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Ecuador rolls out new, socialist constitution

Ecuador rolled out its new, socialist-leaning constitution that was overwhelmingly approved by referendum three weeks ago and ushers in a new era of expanded presidential powers and new elections in February.

world Updated: Oct 21, 2008 10:23 IST

Ecuador on Monday rolled out its new, socialist-leaning constitution that was overwhelmingly approved by referendum three weeks ago and ushers in a new era of expanded presidential powers and new elections in February.

Pushed by President Rafael Correa, who is now allowed to run for reelection, the 444-article document that passed by a 64-28 percent margin in the plebiscite was published in the government's official bulletin, making it the law of the land.

The Constitutional Assembly, which drafted the new Magna Carta, will have to convene shortly to organize general elections for February 2009, in which Correa can run for reelection. He has already indicated he would do so.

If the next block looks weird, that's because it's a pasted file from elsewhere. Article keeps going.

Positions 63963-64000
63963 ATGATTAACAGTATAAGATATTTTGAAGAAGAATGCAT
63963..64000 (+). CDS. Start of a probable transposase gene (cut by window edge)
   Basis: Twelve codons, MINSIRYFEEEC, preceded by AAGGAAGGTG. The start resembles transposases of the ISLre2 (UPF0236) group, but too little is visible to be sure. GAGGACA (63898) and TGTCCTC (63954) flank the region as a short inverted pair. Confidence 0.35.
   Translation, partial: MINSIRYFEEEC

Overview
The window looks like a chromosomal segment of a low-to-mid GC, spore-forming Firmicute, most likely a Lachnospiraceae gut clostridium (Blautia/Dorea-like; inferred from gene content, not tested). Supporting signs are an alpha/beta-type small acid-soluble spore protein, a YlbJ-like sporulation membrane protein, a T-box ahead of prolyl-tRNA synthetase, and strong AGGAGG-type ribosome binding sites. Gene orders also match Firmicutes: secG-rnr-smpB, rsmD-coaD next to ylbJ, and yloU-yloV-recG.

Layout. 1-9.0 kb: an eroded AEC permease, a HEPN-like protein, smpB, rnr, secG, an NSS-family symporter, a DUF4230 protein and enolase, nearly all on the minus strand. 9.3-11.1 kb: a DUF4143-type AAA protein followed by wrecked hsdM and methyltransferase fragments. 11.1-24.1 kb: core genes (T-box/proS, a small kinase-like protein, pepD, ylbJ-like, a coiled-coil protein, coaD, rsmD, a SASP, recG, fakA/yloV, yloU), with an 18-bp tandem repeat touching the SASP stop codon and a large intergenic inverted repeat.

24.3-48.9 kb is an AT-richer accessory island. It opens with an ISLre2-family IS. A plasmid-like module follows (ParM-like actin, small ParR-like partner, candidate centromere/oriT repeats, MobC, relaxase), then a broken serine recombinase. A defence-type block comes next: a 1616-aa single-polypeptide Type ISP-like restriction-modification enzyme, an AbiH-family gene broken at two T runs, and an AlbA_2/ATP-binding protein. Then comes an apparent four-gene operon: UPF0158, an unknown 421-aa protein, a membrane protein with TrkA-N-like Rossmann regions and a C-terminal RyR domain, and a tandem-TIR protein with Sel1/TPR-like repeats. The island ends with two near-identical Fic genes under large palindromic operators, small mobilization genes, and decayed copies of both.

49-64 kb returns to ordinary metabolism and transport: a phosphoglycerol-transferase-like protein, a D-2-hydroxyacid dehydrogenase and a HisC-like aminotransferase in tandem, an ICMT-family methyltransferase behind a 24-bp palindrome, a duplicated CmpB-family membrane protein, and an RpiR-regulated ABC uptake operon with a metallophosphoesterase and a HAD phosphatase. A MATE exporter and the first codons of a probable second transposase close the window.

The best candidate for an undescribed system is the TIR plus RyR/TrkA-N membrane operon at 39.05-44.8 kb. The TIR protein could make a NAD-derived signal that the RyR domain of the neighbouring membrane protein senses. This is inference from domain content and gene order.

The new constitution allows the president to run for two consecutive four-year terms, dissolve Congress and call early elections.

Ecuador's new constitution strengthens the government's hold on the economy of this small nation of 13.9 million people , half of whom live in poverty, which is based chiefly on oil, banana and coffee exports, and money sent home by its emigrants.

Correa has said he wants his country to pursue "21st century socialism," as Ecuador follows leftist Venezuela and Bolivia, making it the latest South American country to chart a leftward course.

The new constitution is inspired by the leftist majorities in power in Venezuela and Bolivia and their repudiation of the neoliberal policies of the 1990s, but falls short of nationalizing the country's natural resources as Bolivia and Venezuela have done.

It also guarantees universal health care and free education up to the third year of college, as well as "a dignified and adequate home, independent of one's social and economic situation."